My Town In Black & White

Cee’s current black and white challenge is store fronts and building signs, so I thought I’d give you a quick tour of Much Wenlock’s High Street and Square, starting with the Museum (once the Market Hall) and opposite The Guildhall built in 1540, and still a market place several days a week. Most of these images were shot in monochrome.

The town grew up around the early medieval priory, first catering for the many pilgrims, and then with the Dissolution of the Monasteries in 1540, growing into a thriving manufacturing and mercantile centre. Most of the oldest buildings along the town’s main streets would have been shops, workshops and inns rather than private houses. There were blacksmiths, nailers, needlemakers, clay tobacco pipe makers, brick makers, cloth and leather workers. There was also a thriving in trade in cattle, horses and agricultural produce. The grant for the first weekly market was issued by Henry III in 1224. We can thus be pretty sure that an awful lot of shopping has been done since then.

P1010741

P1010702

P1010704

P1010706

P1010708

P1010710

P1010711

P1010733

P1010718

P1010145

P1010148 - Copybw

P1010734

100_4919

IMG_1097

Cee’s Black & White Challenge Store Fronts and Building Signs

39 thoughts on “My Town In Black & White

  1. Great set of monos, Tish – I came across this unattributed quote yesterday which is I quite like: “Someone once said that black and white photography is more like reading the book than seeing the movie.”

  2. Your little town lends itself beautifully to B & W, Tish. I thought at first we were on the same challenge, but no… 🙂 🙂 Love the young man, perched, in the opener, the book store, of course, and that shot from upstairs. And do you know, that little girl coming out of the shop door could have been me, in another life. 🙂

    1. It certainly ticks over here, despite a smallish population (3,000). We get quite a lot of visitors though, people who come specially to our 2 bookshops, butcher’s and spiffy wool shop. And of course the vicars who come to ecclesiastical outfitters for bespoke kit!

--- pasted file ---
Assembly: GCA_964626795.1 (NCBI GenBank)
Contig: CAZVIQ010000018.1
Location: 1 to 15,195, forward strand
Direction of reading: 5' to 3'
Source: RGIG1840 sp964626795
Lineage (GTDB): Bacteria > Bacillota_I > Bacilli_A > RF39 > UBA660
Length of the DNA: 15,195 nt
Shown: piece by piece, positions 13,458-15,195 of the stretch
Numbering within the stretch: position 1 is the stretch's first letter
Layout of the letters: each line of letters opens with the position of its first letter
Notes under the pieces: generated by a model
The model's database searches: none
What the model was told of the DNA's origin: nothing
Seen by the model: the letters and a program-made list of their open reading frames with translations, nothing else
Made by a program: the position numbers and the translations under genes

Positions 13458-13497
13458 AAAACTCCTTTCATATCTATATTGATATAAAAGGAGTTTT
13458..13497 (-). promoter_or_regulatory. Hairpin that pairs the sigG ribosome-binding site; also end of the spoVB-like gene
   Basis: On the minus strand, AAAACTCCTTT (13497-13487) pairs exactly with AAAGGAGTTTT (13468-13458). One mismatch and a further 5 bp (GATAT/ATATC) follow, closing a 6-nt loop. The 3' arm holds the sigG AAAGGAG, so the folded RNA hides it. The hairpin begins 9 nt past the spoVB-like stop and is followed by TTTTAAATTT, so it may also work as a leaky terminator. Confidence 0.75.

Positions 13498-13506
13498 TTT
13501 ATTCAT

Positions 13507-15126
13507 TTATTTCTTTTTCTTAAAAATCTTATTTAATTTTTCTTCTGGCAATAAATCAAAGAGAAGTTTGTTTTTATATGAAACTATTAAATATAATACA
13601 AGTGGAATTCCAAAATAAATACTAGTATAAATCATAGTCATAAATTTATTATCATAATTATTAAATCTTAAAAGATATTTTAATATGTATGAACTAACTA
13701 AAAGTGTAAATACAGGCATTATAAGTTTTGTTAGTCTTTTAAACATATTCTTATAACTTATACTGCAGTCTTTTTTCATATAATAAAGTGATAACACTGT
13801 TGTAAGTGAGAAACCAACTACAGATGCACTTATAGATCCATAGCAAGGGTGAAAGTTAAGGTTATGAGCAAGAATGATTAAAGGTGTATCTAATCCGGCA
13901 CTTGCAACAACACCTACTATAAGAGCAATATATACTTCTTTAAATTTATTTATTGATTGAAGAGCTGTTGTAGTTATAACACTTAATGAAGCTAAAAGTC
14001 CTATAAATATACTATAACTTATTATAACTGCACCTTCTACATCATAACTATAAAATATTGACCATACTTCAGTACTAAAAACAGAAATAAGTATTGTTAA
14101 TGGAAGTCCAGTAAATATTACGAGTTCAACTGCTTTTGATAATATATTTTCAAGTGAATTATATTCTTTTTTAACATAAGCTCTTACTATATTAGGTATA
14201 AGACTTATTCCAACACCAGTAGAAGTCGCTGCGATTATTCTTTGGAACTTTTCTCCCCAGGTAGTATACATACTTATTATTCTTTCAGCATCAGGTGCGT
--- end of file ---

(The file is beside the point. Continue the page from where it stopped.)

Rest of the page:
1. Thank you, Sue. It was a very bright, latish afternoon when I took most of them, because it’s otherwise v. difficult to photograph the High Street. It always seems to be in shadow.

  3. Great display of Much Wennlock’s charming facades! The rich history of your city fascinates me, what a place to live in. Your last shot where the sign promises free cash, brought to mind a story from about 30 years ago. My son sat in a stroller and pointed at something in a shop window wanting me to buy it for him. I took the quick way out and told him ‘mom doesn’t have any money’. He countered with 2.5 year old’s wisdom: mom, take out money from the wall. He had observed me at an ATM 🙂

  4. Such a lovely olde worlde town you live in Tish I would just love to wander around with camera and sketch book and black and white suites it so much, lovely gallery of photos

  5. I thought l didn’t miss England too much as l have been in obsessive love with my beloved France most of my adult life. Your pictures fill me with nostalgia, a yearning for those long lost days of country walks, village life and the sheer enjoyment of good company over a couple of drinks in one of those magnificent old Pubs. Thank you Trish for transporting me back home for a short but emotional visit.

  6. What a fascinating little town. The dates always remind me of how long those places have been inhabited. The small village in Normandy where we long had a house had a 14th century church. And probably a wooden church before that. Those villages towns have been lived in for 2,000 years maybe?
    (Thank you for the delightful photos)

    1. It’s fascinating to think of people living in the same place for millennia. Wenlock may be getting on for 2,000 years. There have certainly been some Roman remains discovered on the medieval Priory site, possibly a villa.

Leave a Reply

Fill in your details below or click an icon to log in:

WordPress.com Logo

You are commenting using your WordPress.com account. Log Out /  Change )

Google+ photo

You are commenting using your Google+ account. Log Out /  Change )

Twitter picture

You are commenting using your Twitter account. Log Out /  Change )

Facebook photo

You are commenting using your Facebook account. Log Out /  Change )

Connecting to %s

This site uses Akismet to reduce spam. Learn how your comment data is processed.